An additional two hospitals have been impacted by ransomware attacks that have resulted in their computer networks being offline and medics having to use pen and paper to record patient details.
These ransomware attacks took place on Tuesday, October 27, 2020 at Sky Lakes Medical Center in Klamath Falls, OR and St. Lawrence Health System in New York. It is not yet known what ransomware variant was employed in the attack on Sky Lakes Medical Center. However that ransomware attack on St. Lawrence Health System ransomware involved a new variant of Ryuk.
On its Facebook page Sky Lakes Medical Center revealed that while its computer systems had been put in a state of misuse, care is still being administered to patients and its emergency and urgent care departments are still open and fully operational and the majority of elective procedures were being carried out as planned. To date there is no indication that any patient data were impacted in the course of the attack; however, the investigation has not been completed as of yet.
The attack on St. Lawrence Health System was identified some hours after the initial compromise. St. Lawrence Health System released a statement revealing its IT department had taken systems offline to try and contain the attack and stop the ransomware from infiltrating all parts of the network.
The ransomware attack is reported to have impacted three of its hospitals – Canton-Potsdam Hospital, Gouverneur Hospital, and Massena Hospital. A step was taken to send ambulances from some of the impacted hospitals as a precautionary measure to ensure care could be given to patients.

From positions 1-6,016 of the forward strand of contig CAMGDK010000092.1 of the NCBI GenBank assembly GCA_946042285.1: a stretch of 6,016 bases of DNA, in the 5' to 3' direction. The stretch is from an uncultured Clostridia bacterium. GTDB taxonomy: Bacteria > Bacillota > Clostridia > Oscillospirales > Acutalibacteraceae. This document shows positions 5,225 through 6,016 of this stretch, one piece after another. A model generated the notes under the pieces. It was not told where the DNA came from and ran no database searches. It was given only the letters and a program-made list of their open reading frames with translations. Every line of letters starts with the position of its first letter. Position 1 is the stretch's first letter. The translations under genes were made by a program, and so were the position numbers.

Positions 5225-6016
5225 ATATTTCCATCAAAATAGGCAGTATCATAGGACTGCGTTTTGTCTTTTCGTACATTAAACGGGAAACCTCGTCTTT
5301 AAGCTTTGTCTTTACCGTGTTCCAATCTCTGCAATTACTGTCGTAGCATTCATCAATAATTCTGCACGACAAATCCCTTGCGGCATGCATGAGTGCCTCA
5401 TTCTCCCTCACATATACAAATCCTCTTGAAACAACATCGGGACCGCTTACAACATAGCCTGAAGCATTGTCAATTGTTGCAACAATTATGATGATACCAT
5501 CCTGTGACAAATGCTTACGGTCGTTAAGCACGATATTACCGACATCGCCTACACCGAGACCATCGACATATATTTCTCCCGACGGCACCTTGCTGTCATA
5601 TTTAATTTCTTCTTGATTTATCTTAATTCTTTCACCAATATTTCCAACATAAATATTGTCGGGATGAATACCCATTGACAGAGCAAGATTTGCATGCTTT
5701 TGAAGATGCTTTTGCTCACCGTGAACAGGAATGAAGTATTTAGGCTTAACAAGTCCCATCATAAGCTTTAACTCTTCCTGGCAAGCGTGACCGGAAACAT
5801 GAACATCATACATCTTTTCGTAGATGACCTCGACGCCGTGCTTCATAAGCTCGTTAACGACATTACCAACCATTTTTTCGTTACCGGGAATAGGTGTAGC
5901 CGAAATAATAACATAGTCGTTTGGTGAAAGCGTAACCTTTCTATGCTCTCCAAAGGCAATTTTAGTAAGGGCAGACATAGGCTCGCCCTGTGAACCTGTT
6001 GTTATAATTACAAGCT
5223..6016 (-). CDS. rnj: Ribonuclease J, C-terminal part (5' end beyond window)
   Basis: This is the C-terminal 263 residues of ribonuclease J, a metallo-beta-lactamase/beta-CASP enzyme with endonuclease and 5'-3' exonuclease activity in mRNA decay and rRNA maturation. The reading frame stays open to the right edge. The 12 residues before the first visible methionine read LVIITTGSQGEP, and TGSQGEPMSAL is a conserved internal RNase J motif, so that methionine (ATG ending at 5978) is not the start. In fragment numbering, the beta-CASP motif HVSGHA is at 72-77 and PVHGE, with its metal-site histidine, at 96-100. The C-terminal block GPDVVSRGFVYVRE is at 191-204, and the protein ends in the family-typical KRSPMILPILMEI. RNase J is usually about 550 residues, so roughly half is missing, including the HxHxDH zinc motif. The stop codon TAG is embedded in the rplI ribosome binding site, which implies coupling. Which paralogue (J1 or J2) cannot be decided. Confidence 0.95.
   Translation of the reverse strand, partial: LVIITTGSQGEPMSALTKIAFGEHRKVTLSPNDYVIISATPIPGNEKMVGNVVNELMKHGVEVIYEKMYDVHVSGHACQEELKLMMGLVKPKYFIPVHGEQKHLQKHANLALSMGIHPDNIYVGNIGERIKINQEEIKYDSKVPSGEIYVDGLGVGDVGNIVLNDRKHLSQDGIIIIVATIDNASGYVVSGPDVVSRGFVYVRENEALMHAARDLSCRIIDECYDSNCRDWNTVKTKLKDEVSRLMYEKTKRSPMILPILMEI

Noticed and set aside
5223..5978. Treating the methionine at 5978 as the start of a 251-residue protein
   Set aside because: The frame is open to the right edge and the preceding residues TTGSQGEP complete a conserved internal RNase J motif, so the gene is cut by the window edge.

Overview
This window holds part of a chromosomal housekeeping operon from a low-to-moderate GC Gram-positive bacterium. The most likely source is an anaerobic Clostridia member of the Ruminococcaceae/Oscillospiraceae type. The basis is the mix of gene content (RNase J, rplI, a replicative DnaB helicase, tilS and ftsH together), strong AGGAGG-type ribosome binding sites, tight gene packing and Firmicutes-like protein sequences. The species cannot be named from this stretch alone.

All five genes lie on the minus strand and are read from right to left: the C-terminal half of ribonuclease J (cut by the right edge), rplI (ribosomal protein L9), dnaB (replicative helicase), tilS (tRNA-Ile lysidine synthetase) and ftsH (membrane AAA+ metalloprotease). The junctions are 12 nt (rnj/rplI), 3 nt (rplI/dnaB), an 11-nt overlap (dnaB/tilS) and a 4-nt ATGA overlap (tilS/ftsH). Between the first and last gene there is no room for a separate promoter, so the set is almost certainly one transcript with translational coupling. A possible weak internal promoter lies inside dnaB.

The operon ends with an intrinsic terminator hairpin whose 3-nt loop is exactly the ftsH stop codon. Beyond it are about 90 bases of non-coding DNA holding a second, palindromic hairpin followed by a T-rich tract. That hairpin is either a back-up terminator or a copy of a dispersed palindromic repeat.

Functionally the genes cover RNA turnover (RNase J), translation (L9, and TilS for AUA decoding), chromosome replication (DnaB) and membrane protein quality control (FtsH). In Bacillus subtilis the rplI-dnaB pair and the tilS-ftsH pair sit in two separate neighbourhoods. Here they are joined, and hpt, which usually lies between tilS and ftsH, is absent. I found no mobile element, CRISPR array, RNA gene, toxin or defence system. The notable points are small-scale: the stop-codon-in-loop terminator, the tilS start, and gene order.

As was the case with the attack on Sky Lakes Medical Center, no proof was located to suggest that patient information was impacted, although the Ryuk ransomware gang is known to exfiltrate patient data before file encryption takes place.
A joint advisory was made public by CISA and the FBI this week, along with the HHS’ Department of Health and Human Services, warning about a surge in targeted Ryuk ransomware attacks on hospitals and public health sector groups. Credible evidence had been located indicating attacks on hospitals and other healthcare providers would likely rise.
Healthcare groups are being directed to implement measures to make their networks safe from attacks. Tell tale signs of the compromise have been published along with mitigation measures to help stop attacks and bring a halt to attacks in progress. Additional information on the advisory along with the measures that should be taken to harden defenses can be seen here.